There's a big difference between being "fast" and being "responsive," and Apple's focus is on the latter.
    If what the author said is true, that could explain why Leopard "feels" faster but may not do as well in benchmarks.

    June 2007
    July 2009

  10. #10

    Zoolook's Avatar
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    Quote Originally Posted by Kash View Post
    Zoolook, did you read the Leopard review at Ars? Here's a quote from that article that may explain our Leopard experience:



    If what the author said is true, that could explain why Leopard "feels" faster but may not do as well in benchmarks.
    Yeah I read the article, and I said what you've just said in my 2nd post...

    Quote Originally Posted by zoolook
    Indeed, and if you read the full review of Leopard over at Ars, you will see why. OS X is very good at ensuring the user sees the maximum performance, only a benchmark will reveal the slower 'under-the-bonnet' performance.

    You have to love a GUI that appears faster slower over OS performance!
    In the land of the blind, the one-eyed man is stoned to death.
    - Joan D. Vinge


  11. #11

    dtravis7's Avatar
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    Quote Originally Posted by technologist View Post
    I don't know that they necessarily did...certainly the user experience was more responsive, as with Leopard, but not necessarily the entire OS.

    The slow-but-steady upward march of the system requirements since 10.2 belies increasing bloat and complexity.
    Agreed completely.

    Another point is, I really do not have much respect for Synthetic benchmarks at all. I have seen Xbench for one score lower after a major upgrade where the machine is clearly faster running real applications and timing the work being done. I wonder what would happen if say you compiled something, Converted a video, a Music file in itunes or something real world and see then how Tiger and Leopard would compare speed wise.

    I do know that many things are faster using Leopard that I have tried, but most like Time Machine is due to the improved design of TM itself.

  12. #12

    Sobe's Avatar
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    Quote Originally Posted by Zoolook View Post
    The GUI is very slick, agreed.

    If I meant 10.0.x I would have said that. 10.0.x to 10.4.x showed benchmark and GUI improvements for each major release. Leopard bucks the trend, but as far as I am concerned, this just shows that Leopard really is probably the biggest leap OS X has taken so far. It's a next gen OS.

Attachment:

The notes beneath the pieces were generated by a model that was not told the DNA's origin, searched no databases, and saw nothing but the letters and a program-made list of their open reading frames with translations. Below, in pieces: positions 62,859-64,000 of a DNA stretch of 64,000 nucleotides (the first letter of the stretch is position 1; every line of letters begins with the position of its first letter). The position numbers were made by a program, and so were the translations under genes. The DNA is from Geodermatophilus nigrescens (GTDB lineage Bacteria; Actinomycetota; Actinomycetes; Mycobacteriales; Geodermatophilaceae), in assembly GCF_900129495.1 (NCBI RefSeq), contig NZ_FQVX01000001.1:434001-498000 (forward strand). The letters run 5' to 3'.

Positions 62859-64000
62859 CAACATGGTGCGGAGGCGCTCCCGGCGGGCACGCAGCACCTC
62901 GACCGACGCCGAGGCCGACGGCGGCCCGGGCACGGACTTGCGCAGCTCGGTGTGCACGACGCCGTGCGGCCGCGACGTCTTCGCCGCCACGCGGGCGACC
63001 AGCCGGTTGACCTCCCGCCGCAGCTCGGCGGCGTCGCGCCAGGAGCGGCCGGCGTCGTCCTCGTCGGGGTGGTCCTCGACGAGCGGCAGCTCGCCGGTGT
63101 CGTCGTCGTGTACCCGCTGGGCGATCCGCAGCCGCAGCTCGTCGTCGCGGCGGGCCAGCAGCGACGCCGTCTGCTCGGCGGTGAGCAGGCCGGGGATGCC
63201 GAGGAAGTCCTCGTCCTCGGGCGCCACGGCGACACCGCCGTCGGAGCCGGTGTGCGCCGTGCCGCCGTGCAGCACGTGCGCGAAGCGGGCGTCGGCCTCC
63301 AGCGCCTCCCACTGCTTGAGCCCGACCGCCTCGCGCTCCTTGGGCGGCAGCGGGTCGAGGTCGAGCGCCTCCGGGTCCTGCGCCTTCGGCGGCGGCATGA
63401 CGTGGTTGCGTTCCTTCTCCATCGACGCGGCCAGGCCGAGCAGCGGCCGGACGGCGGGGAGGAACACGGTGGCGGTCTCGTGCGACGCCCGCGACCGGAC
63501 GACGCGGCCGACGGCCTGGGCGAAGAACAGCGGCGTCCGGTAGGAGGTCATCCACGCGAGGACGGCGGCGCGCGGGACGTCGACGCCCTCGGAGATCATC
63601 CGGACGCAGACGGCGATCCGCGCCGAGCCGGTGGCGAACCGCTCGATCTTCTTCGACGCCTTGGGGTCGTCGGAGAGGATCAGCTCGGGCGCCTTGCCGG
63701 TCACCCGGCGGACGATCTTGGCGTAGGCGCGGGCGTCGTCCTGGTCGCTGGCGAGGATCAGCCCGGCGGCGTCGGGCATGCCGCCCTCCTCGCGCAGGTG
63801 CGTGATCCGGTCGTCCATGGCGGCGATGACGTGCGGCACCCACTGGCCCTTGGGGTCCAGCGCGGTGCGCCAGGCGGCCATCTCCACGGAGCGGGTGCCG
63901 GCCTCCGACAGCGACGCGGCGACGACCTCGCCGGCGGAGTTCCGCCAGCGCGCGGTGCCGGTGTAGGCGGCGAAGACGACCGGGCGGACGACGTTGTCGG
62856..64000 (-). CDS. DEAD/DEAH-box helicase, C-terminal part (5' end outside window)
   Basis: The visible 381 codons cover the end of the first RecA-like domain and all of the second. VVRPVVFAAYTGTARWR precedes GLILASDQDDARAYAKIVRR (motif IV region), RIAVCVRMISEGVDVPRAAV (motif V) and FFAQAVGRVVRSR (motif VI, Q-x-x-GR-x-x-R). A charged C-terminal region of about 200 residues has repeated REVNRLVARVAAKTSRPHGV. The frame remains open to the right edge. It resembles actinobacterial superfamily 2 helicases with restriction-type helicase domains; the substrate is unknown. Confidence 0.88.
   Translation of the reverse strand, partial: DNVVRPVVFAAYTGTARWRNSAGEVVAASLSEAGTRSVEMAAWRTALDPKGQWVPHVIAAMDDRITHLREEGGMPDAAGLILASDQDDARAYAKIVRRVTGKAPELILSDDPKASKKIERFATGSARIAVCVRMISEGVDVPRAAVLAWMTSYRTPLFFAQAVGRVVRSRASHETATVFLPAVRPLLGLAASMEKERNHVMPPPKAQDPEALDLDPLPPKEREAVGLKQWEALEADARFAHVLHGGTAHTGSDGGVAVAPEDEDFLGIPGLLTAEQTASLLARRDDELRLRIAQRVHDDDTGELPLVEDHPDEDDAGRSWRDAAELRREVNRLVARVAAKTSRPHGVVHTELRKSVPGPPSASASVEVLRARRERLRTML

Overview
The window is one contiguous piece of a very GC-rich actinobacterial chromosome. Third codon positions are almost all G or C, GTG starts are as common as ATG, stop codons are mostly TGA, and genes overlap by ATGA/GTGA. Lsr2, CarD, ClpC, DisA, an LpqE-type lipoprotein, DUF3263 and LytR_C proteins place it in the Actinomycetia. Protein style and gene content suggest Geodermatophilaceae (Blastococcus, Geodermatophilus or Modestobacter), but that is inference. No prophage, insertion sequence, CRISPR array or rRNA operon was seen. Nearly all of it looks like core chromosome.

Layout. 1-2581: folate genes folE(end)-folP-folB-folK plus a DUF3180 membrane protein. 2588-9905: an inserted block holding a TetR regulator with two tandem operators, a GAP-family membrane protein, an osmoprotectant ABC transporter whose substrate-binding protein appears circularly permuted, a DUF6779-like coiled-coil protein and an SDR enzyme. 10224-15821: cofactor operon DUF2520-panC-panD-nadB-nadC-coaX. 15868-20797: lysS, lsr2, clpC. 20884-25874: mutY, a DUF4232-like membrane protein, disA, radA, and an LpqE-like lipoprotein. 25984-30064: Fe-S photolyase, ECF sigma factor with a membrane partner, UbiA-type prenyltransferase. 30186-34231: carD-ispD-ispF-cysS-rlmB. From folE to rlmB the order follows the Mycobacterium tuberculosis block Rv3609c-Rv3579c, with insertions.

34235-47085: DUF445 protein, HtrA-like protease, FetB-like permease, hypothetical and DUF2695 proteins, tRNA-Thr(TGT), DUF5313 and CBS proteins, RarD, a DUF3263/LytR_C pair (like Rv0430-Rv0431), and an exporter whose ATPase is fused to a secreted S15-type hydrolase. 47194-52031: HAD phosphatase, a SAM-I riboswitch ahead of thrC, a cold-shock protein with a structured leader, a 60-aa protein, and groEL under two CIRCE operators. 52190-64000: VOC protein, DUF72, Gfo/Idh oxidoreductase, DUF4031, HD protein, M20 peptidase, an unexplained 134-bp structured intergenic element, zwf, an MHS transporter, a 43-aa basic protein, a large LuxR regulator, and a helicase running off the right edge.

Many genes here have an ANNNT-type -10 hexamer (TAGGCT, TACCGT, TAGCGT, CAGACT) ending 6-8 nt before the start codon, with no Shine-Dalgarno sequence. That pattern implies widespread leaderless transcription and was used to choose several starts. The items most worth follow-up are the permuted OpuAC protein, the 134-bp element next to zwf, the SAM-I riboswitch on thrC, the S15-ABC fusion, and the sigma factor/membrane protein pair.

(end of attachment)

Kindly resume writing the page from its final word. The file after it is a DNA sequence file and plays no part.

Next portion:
I never said that a "slick" GUI was the reason my programs opened faster, and my experience was quicker.

    So there is nothing we agree on.

  13. #13


    Member Since
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    Your Thread title is misleading. I have a Core 2 Duo therefore it will be faster on my mac.

  14. #14

    Zoolook's Avatar
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    Quote Originally Posted by Sobe View Post
    I never said that a "slick" GUI was the reason my programs opened faster, and my experience was quicker.

    So there is nothing we agree on.
    Slick is a poor word. The user experience is better and things do seem to open quicker, the GUI does appear faster. I think we do agree, and that's not such a bad thing.

    Quote Originally Posted by brian67 View Post
    Your Thread title is misleading. I have a Core 2 Duo therefore it will be faster on my mac.
    You're right, this is mentioned in the 1st sentence of the actual post.
    In the land of the blind, the one-eyed man is stoned to death.
    - Joan D. Vinge


  15. #15

    baggss's Avatar
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    Maybe I'm missing something here, but did they do a test between a single core G5 (1.6Ghz) and a C2D Intel (2 Ghz)? Is anyone surprised at ALL that a dual core processor beat a single core processor?

    This is simply an unfairly lopsided test for any number of reasons:

    1) 1.67Ghz SINGLE core vs 2.0Ghz DUAL core.

    2) 333Mhz RAM vs 667Mhz RAM

    Maybe a 2Ghz Dual Core G5 vs a 2Ghz C2D would be a bit more realistic AND revealing.